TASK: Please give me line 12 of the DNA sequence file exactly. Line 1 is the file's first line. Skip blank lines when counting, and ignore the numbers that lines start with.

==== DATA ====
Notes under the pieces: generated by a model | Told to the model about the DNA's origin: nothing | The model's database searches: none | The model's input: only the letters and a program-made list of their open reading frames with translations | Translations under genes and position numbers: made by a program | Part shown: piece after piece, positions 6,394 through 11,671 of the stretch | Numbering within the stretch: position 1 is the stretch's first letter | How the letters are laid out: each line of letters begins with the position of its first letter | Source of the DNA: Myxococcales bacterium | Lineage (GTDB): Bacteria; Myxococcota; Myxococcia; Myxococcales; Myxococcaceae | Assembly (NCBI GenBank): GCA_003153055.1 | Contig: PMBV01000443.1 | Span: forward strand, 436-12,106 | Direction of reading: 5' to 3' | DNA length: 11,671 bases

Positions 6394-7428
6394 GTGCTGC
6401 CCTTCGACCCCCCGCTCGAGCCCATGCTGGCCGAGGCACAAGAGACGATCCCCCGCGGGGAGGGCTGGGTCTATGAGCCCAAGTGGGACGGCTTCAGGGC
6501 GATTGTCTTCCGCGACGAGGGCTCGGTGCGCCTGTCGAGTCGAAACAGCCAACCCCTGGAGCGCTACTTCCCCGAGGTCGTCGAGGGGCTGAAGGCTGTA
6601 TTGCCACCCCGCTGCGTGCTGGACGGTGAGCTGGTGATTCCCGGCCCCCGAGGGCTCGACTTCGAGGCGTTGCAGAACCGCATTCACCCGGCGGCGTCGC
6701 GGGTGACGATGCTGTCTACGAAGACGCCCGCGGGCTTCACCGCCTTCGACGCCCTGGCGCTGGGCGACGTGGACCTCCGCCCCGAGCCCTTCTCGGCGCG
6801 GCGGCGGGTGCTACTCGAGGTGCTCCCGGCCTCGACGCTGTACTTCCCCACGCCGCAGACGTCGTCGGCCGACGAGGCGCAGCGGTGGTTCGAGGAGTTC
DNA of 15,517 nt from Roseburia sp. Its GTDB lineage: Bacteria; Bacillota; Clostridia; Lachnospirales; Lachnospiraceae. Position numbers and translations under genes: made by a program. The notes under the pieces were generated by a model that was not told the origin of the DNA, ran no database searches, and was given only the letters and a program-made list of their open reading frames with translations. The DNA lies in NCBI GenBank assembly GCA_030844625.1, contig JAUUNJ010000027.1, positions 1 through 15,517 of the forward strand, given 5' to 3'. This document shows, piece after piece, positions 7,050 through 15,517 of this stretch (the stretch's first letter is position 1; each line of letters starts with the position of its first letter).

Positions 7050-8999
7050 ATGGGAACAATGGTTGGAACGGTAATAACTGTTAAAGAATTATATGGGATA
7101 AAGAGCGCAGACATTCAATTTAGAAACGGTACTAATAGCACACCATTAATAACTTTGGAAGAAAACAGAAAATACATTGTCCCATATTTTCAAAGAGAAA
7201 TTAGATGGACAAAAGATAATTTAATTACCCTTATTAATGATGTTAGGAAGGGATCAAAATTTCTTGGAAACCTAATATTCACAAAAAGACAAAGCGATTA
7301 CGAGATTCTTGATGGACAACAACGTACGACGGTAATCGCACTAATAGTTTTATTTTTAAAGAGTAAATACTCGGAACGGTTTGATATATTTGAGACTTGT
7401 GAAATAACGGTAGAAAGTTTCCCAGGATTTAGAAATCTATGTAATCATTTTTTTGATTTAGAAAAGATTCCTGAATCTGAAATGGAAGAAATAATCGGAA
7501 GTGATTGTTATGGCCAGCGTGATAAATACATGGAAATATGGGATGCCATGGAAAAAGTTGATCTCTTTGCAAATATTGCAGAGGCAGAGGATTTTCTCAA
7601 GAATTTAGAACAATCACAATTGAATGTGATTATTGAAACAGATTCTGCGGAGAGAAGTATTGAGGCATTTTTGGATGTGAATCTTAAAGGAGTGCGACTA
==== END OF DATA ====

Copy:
7101 AAGAGCGCAGACATTCAATTTAGAAACGGTACTAATAGCACACCATTAATAACTTTGGAAGAAAACAGAAAATACATTGTCCCATATTTTCAAAGAGAAA